A proper immune response ensures survival in a hostile environment and promotes longevity. Recent evidence indicates that innate immunity, beyond antimicrobial effectors, also relies on host-defensive mechanisms. The Caenorhabditis elegans transcription factor SKN-1 regulates xenobiotic and oxidative stress responses and contributes to longevity, however, its role in immune defense is unknown. Here we show that SKN-1 is required for C. elegans pathogen resistance against both Gram-negative Pseudomonas aeruginosa and Gram-positive Enterococcus faecalis bacteria. Exposure to P. aeruginosa leads to SKN-1 accumulation in intestinal nuclei and transcriptional activation of two SKN-1 target genes, gcs-1 and gst-4. Both the Toll/IL-1 Receptor domain protein TIR-1 and the p38 MAPK PMK-1 are required for SKN-1 activation by PA14 exposure. We demonstrate an early onset of immunosenescence with a concomitant age-dependent decline in SKN-1-dependent target gene activation, and a requirement of SKN-1 to enhance pathogen resistance in response to longevity-promoting interventions, such as reduced insulin/IGF-like signaling and preconditioning H2O2 treatment. Finally, we find that wdr-23(RNAi)-mediated constitutive SKN-1 activation results in excessive transcription of target genes, confers oxidative stress tolerance, but impairs pathogen resistance. Our findings identify SKN-1 as a novel regulator of innate immunity, suggests its involvement in immunosenescence and provide an important crosstalk between pathogenic stress signaling and the xenobiotic/oxidative stress response.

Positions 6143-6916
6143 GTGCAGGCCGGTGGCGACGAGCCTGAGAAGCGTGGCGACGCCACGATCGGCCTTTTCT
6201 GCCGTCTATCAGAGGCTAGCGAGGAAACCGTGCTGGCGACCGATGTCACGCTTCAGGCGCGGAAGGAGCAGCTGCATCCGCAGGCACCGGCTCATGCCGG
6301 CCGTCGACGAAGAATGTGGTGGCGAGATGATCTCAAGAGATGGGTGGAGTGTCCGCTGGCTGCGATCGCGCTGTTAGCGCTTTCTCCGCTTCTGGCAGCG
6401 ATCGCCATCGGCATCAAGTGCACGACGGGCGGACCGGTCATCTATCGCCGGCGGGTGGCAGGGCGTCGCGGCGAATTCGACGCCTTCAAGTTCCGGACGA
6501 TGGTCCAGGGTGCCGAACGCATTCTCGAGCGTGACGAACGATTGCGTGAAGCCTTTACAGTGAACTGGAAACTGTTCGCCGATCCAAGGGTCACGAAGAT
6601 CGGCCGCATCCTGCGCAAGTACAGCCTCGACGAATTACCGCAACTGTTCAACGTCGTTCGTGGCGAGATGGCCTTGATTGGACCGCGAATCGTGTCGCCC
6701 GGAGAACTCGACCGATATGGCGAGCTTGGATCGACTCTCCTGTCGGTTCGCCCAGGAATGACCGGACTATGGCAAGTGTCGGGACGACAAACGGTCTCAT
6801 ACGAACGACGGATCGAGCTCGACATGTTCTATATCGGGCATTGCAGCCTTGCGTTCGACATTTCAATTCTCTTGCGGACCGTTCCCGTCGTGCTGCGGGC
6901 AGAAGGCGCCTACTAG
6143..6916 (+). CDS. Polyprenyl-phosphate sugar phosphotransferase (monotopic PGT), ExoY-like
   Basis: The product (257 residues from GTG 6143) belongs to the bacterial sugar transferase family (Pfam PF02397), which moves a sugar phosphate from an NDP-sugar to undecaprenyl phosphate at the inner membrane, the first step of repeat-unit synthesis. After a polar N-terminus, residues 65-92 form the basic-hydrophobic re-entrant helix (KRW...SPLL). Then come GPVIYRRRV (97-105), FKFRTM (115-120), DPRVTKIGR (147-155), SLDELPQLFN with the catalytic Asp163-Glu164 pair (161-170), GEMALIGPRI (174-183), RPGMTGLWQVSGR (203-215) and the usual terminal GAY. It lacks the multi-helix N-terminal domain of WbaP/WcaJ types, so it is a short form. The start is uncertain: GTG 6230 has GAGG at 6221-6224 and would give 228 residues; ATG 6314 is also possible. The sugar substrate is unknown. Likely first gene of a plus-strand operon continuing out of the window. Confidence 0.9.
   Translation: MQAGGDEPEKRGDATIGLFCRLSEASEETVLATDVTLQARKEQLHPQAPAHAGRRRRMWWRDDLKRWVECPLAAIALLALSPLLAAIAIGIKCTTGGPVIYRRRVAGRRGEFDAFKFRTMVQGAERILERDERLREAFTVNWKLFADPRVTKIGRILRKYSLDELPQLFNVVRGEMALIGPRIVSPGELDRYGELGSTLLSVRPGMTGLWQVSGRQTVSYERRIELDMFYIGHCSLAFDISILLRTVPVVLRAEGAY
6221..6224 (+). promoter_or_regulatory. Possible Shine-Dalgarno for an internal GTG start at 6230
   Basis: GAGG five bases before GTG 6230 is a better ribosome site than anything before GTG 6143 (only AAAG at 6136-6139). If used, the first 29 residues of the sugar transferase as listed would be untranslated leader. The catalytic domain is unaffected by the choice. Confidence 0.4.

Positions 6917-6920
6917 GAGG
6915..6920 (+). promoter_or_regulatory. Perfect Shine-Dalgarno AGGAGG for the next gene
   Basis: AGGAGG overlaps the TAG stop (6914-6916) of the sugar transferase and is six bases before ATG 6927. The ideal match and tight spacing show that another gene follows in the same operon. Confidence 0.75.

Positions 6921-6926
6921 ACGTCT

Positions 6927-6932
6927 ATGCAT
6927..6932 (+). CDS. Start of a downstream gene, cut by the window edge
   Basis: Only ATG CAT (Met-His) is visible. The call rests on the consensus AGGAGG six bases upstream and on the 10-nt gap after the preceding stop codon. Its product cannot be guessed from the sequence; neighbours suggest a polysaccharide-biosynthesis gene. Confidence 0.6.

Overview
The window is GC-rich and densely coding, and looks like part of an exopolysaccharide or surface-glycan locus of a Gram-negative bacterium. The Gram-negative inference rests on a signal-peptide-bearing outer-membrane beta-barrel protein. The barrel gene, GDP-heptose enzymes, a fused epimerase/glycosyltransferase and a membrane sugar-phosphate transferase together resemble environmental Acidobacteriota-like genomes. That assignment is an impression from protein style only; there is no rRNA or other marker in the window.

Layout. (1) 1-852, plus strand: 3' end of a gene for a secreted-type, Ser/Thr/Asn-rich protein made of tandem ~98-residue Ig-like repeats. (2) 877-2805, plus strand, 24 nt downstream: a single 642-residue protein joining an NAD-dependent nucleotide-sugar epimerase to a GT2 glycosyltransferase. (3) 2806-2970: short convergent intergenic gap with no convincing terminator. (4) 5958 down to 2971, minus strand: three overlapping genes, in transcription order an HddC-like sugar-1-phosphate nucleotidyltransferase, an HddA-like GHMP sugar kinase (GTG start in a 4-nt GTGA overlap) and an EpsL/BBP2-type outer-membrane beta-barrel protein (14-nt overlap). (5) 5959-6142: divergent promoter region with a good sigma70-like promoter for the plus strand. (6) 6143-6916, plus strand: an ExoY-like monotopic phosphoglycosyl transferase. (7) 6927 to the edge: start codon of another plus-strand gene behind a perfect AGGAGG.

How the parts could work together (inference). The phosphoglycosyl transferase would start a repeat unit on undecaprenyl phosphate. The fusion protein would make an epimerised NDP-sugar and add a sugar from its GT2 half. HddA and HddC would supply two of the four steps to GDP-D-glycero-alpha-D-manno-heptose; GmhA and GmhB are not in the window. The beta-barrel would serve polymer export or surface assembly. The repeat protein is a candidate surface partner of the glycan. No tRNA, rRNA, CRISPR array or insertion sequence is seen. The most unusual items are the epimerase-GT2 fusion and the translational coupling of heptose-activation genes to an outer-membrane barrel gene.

ASJC Scopus subject areas
- Molecular Biology